We resolved to advertise for a lodger, with or without board, &c.; and by
resolutely submitting, for a single year, to the economy we had
prescribed for ourselves, as well as to the annoyance of a stranger's
intrusion, we calculated that at the end of that term we should have
liquidated our debt.

Accordingly, without losing time, we composed an advertisement in the
most tempting phraseology we could devise, consistently with that
economic laconism which the cost per line in the columns of the _Times_
newspaper imposes upon the rhetoric of the advertising public.

Somehow we were unlucky; for although we repeated our public notification
three times in the course of a fortnight, we had but two applications.
The one was from a clergyman in ill health--a man of great ability and
zealous piety, whom we both knew by reputation, and who has since been
called to his rest. My good little wife was very anxious that we should
close with his offer, which was very considerably under what we had fixed
upon; and I have no doubt that she was influenced by the hope that his
talents and zeal might exert a happy influence upon my stubborn and
unbelieving heart. For my part, his religious character displeased me. I
did not wish my children's heads to be filled with mythic dogmas--for so
I judged the doctrines of our holy faith--and instinctively wished him
away. I therefore declined his offer; and I have often since thought not
quite so graciously as I ought to have done. The other offer--if so it
can be called--was so very inadequate that we could not entertain it.

I was now beginning to grow seriously uneasy--our little project, so far
from bringing in the gains on which we had calculated, had put me
considerably out of pocket; for, independently of the cost of the
advertisement I have mentioned, there were sundry little expenses
involved in preparing for the meet reception of our expected inmate,
which, under ordinary circumstances, we should not have dreamed of.
Matters were in this posture, when an occurrence took place which
immediately revived my flagging hopes.

As we had no superfluity of servants, our children were early obliged to
acquire habits of independence; and my little girl, then just nine years
of age, was frequently consigned with no other care than that of her own
good sense, to the companionship of a little band of playmates, pretty
similarly circumstanced, with whom it was her wont to play. Having one
fine summer afternoon gone out as usual with these little companions, she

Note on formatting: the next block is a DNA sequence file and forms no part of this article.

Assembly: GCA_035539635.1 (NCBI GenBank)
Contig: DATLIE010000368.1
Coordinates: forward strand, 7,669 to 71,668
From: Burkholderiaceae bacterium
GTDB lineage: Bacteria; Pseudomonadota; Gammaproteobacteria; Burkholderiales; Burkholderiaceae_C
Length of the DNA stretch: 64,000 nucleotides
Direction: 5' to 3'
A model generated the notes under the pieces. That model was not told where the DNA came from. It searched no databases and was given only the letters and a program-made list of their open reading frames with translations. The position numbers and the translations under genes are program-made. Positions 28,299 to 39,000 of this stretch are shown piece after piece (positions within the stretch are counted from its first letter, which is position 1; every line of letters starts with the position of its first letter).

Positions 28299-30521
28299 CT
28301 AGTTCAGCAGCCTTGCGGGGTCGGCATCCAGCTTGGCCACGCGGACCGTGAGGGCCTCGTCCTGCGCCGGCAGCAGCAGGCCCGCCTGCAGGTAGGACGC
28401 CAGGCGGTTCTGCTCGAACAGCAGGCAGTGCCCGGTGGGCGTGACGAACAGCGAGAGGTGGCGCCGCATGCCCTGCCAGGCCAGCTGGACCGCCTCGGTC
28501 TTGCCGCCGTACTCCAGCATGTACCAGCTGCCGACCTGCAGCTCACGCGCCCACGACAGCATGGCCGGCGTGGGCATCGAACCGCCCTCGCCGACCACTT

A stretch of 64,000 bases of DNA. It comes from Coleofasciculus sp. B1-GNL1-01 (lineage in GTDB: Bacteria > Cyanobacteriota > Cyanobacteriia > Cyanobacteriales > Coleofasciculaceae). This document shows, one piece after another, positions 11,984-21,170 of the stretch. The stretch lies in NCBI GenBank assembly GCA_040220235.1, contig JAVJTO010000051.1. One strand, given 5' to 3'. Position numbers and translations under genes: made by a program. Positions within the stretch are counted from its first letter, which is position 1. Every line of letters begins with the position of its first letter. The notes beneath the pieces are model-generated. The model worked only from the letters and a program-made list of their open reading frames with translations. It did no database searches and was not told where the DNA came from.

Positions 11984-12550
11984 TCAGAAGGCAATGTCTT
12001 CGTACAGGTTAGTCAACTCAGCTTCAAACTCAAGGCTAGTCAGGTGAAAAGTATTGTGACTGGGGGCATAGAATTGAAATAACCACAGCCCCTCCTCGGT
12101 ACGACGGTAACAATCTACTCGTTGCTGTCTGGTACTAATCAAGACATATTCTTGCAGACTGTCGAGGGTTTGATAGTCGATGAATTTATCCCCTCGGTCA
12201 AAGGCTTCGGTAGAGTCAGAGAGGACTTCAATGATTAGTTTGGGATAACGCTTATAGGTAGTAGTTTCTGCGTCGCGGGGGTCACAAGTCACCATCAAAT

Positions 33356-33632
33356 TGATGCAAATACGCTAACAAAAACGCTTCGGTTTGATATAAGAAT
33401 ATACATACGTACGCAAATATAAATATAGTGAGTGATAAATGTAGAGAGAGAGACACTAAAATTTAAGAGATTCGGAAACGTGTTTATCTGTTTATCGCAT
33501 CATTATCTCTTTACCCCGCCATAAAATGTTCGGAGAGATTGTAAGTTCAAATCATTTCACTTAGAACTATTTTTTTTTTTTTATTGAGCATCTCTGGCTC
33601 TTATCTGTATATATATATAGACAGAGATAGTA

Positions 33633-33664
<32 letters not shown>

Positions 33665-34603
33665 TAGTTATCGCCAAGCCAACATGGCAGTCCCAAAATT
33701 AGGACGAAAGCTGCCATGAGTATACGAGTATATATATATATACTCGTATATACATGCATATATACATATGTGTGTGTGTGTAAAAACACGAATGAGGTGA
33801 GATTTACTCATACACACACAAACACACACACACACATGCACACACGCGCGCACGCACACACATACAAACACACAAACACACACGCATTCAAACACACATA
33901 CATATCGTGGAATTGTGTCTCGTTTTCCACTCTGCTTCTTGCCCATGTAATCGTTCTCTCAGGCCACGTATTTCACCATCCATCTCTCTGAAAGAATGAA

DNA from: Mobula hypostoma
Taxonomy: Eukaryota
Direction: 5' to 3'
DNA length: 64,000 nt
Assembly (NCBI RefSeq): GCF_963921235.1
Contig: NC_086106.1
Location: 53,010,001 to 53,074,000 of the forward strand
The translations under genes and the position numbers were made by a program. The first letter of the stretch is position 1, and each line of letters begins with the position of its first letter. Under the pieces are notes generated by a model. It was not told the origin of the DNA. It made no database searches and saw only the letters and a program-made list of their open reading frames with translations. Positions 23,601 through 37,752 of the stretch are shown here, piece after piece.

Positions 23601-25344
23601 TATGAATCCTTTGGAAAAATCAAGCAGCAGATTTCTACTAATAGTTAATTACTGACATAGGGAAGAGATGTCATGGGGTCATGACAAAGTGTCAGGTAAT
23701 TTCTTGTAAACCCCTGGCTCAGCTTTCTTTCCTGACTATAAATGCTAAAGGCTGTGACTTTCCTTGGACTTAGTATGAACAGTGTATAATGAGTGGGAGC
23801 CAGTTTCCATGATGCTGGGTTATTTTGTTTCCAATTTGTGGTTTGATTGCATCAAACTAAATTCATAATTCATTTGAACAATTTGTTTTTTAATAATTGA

did not return quite so soon as we had expected her; when she did so, she
was out of breath, and excited.

"Oh, papa," she said, "I have seen such a nice old, kind gentleman, and
he told me to tell you that he has a particular friend who wants a
lodging in a quiet place, and that he thinks your house would suit him
exactly, and ever so much more; and, look here, he gave me this."

She opened her hand, and shewed me a sovereign.

"Well, this does look promisingly," I said, my wife and I having first
exchanged a smiling glance.

"And what kind of gentleman was he, dear?" inquired she. "Was he well
dressed--whom was he like?"

"He was not like any one that I know," she answered; "but he had very
nice new clothes on, and he was one of the fattest men I ever saw; and
I am sure he is sick, for he looks very pale, and he had a crutch
beside him."

"Dear me, how strange!" exclaimed my wife; though, in truth there was
nothing very wonderful in the matter. "Go on, child," I said; "let us
hear it all out."

"Well, papa, he had such an immense yellow waistcoat!--I never did see
such a waistcoat," she resumed; "and he was sitting or leaning, I can't
say which, against the bank of the green lane; I suppose to rest himself,
for he seems very weak, poor gentleman!"

"And how did you happen to speak to him?" asked my wife.

"When we were passing by, none of us saw him at all but I suppose he
heard them talking to me, and saying my name; for he said,
'Fanny--little Fanny--so, that's your name--come here child, I have a
question to ask you.'"

"And so you went to him?" I said.

"Yes," she continued, "he beckoned to me, and I did go over to him, but
not very near, for I was greatly afraid of him at first."

"Afraid! dear, and why afraid?" asked I.

"I was afraid, because he looked very old, very frightful, and as if he
would hurt me."

"What was there so old and frightful about him?" I asked.

She paused and reflected a little, and then said--

"His face was very large and pale, and it was looking upwards: it seemed
very angry, I thought, but maybe it was angry from pain; and sometimes
one side of it used to twitch and tremble for a minute, and then to grow
quite still again; and all the time he was speaking to me, he never
looked at me once, but always kept his face and eyes turned upwards; but
his voice was very soft, and he called me little Fanny, and gave me this
pound to buy toys with; so I was not so frightened in a little time, and